The fact that the space is complex is important, since you now that the characteristic polynomial has a root.
There is a nice proof of this without the use of determinants/charcteristic polynomials. It's here, page 3.
The existence of an eigenvalue implies the existence of an eigenvector. With the definitions from my earlier post it's immediate. What does it mean that has an eigenvalue? This:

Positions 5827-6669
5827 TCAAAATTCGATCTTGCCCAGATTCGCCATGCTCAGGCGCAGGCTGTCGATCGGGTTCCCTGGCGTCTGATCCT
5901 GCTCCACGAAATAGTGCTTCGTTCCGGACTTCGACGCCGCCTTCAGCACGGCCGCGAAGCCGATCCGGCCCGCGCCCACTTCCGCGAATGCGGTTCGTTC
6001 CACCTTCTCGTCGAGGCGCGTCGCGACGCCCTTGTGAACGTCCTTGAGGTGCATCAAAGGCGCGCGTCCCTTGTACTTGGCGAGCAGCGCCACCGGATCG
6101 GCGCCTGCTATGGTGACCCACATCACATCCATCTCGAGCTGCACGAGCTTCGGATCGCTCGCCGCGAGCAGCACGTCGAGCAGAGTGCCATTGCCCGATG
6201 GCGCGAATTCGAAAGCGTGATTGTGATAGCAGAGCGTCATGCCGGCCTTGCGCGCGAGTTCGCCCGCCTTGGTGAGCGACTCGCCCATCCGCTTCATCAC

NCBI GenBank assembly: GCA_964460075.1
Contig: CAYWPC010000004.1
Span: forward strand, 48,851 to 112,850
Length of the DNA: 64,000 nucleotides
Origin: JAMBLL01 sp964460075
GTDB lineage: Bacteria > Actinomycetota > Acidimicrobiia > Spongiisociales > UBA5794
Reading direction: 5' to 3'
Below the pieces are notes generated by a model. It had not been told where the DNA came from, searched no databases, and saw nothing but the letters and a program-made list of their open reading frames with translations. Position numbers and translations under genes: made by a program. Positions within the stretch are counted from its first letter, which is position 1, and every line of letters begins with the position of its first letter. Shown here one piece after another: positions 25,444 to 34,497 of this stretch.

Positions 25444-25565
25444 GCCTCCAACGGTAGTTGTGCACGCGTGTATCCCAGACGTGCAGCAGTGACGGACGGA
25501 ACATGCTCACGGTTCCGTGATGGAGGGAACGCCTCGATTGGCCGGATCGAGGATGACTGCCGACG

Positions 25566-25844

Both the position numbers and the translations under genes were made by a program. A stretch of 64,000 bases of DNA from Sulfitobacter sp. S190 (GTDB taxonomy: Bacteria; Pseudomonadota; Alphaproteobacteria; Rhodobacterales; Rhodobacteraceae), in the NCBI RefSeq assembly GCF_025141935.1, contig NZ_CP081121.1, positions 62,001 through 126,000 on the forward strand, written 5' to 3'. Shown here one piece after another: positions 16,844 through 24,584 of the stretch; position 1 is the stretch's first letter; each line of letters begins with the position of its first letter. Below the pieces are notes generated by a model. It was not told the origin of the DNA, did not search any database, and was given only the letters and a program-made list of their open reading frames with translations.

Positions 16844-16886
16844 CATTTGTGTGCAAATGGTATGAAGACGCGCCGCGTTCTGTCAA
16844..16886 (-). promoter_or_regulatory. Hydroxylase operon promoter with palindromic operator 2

What does it mean that has an eigenvector? This:
These formulas are equivalent. The order of the existential quantifiers doesn't matter.
However, Sheldon Axler uses a different definition of an eigenvalue. For him, that has an eigenvalue means this:
3) There exists such that is not injective.
We want to see that 3) implies 2). What does it mean that is not injective? It means that we have two vectors such that and
the last formula being equvalent to
and further equivalent to
Since we have that the vector is non-zero. Therefore, we have found a non-zero vector such that
just as we wanted.